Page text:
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Diabet Med. 1997 Sep;14(9):798-802.

Monitoring of metabolic control in patients with non-insulin-dependent diabetes mellitus on oral hypoglycaemic agents: value of evening blood glucose determination.

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1
Service de Médecine B, Hôpital Lariboisière, Paris, France.

Abstract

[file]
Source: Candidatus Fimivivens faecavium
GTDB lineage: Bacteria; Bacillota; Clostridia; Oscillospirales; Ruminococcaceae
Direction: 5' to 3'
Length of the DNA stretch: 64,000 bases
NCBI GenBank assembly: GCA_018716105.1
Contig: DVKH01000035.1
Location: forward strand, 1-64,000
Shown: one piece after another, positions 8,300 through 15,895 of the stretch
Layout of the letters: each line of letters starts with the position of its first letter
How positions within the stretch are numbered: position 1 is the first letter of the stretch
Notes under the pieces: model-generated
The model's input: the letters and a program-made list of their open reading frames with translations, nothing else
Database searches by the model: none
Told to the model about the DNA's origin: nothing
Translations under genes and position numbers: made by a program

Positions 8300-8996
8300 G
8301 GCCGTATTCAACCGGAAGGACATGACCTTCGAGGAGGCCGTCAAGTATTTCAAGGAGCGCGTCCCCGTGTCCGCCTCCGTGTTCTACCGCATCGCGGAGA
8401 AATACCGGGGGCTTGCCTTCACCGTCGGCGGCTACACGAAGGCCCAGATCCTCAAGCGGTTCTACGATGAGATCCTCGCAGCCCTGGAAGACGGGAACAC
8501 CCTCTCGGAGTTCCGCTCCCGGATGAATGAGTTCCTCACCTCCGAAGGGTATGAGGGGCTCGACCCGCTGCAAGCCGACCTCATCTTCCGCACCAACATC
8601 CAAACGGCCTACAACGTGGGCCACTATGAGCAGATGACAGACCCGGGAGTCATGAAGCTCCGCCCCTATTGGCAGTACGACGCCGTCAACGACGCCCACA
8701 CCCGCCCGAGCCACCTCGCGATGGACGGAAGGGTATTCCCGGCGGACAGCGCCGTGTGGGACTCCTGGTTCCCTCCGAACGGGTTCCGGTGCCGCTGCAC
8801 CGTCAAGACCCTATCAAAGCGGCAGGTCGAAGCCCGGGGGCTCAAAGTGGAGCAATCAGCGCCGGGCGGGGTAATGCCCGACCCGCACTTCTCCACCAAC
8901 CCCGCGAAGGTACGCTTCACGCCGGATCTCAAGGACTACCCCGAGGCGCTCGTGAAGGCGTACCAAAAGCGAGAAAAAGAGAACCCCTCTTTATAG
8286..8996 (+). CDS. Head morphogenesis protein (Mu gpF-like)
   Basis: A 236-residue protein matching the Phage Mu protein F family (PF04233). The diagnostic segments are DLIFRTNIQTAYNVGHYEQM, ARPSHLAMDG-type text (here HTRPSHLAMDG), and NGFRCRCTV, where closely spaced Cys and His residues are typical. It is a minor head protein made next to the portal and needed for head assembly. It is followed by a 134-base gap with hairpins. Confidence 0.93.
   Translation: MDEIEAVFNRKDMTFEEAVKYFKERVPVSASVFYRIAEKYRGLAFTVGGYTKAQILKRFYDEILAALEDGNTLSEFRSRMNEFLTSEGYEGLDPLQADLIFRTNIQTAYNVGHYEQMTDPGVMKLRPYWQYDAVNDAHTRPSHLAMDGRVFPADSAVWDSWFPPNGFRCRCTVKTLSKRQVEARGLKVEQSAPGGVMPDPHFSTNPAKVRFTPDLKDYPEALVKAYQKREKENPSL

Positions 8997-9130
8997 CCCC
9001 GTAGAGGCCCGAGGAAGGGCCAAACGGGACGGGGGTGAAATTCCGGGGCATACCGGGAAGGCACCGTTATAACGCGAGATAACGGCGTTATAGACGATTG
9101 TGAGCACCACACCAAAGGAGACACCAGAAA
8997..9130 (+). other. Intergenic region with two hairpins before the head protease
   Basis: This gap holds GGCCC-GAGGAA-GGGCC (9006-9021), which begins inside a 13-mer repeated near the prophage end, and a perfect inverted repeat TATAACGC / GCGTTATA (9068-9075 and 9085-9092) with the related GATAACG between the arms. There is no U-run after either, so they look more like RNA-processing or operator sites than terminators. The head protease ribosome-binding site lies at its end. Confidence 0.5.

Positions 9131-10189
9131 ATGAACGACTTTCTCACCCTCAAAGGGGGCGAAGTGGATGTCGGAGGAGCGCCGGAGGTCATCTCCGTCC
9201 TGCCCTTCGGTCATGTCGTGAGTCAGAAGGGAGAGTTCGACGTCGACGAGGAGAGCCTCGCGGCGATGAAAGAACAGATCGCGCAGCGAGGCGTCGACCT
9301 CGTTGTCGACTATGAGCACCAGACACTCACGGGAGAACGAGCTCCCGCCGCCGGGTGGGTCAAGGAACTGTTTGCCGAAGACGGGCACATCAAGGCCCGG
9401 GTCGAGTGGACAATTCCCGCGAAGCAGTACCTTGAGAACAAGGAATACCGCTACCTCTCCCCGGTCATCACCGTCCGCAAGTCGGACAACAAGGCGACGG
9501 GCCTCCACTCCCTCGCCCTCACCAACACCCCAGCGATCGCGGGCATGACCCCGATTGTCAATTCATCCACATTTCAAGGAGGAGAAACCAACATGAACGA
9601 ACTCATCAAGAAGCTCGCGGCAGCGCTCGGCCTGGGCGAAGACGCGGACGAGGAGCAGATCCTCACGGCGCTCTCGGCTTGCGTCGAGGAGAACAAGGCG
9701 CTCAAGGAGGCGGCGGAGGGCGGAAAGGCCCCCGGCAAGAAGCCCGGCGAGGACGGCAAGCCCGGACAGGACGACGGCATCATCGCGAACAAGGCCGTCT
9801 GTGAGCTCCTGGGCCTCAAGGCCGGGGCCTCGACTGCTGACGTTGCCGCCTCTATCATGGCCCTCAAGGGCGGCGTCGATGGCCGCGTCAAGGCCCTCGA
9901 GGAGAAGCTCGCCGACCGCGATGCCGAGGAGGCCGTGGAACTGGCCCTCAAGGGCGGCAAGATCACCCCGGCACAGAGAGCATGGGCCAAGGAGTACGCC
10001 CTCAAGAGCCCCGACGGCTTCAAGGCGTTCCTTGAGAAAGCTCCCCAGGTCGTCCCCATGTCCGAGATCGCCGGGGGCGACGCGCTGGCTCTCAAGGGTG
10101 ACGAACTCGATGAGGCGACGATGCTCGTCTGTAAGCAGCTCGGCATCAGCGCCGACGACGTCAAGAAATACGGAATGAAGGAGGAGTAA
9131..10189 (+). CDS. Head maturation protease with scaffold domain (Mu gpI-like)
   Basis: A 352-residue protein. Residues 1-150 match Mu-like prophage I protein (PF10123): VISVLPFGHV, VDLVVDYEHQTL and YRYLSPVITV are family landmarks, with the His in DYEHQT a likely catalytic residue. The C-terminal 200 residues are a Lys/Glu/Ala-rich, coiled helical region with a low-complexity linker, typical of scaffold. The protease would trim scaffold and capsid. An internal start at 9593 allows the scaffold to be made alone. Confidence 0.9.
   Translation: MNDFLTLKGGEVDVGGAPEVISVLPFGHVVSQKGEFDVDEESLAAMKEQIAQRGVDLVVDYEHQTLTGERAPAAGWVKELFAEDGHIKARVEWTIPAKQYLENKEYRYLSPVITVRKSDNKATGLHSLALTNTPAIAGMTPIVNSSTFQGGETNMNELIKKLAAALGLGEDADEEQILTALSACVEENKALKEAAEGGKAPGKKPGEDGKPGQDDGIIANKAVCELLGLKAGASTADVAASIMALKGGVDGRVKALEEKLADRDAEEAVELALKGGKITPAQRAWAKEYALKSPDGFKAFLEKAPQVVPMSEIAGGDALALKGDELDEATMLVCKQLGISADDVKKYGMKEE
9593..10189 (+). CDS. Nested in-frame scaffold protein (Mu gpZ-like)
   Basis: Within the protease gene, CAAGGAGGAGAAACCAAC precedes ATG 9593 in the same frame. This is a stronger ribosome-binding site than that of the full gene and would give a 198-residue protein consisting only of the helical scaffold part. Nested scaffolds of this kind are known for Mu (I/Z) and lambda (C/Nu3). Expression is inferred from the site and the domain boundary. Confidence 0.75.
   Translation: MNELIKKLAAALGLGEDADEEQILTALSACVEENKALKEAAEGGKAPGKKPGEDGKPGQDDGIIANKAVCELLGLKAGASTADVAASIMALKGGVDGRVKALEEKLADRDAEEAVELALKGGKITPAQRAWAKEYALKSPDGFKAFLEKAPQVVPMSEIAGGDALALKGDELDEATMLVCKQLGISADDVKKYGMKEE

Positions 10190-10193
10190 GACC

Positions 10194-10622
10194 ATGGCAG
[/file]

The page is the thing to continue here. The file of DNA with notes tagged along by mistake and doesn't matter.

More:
Monitoring of metabolic control in patients with non-insulin-dependent (Type 2) diabetes (NIDDM) is usually based upon blood glucose assay in the morning (after an overnight fast) and in the postprandial state (breakfast or lunch). However, this schedule does not seek low blood glucose values, especially in the evening. We have conducted a prospective study of laboratory blood glucose profiles (8 am, 9.30 am after a 35 g carbohydrate breakfast and in the evening between 5 and 7 pm). We have included 58 consecutive NIDDM patients regularly followed in our clinic (39 men, age 60 +/- 11.5 years, diabetes duration 8.6 +/- 6.5 years, BMI 25.5 +/- 3 kg m-2), treated with the sulphonylurea gliclazide, alone (40-320 mg 24 h-1, mean 170 +/- 110 mg) (group 1, n = 32) or in combination with metformin (1000-3000 mg 24 h-1, 2400 +/- 620 mg) (group 2, n = 26). All patients were stable, with no change in dosage for at least 3 months. Mean glycaemic control was good (group 1 HbA1c: 6.5 +/- 1.1%, group 2: 6.9 +/- 0.7%). Evening blood glucose values were the lowest of the day in 26 patients of group 1 (81.3%) and in 22 of group 2 (84.6%). Mean evening blood glucose levels were lower (p = 0.001) than 8 am values (group 1: 5.8 +/- 1.4 vs 6.1 +/- 1.6 mmol l-1, group 2: 6.5 +/- 1.8 vs 6.9 +/- 1.9) and than 9.30 am values (group 1: 7.6 +/- 1.5, group 2: 12.3 +/- 2.8). No blood glucose values in the hypoglycaemic range were observed. HbA1c was strongly correlated (p = 0.002 to 0.0001) in the whole group with 8 am (r = 0.39), 9.30 am (r = 0.56), and evening blood glucose values (r = 0.42). These results indicate that, in patients treated with the sulphonylurea gliclazide, alone or in combination with metformin, the lowest blood glucose values occur in the evening more frequently (4/5) than in the morning. Therefore, evening blood glucose determination should be performed systematically in the course of the metabolic evaluation of NIDDM patients on oral hypoglycaemic agents.

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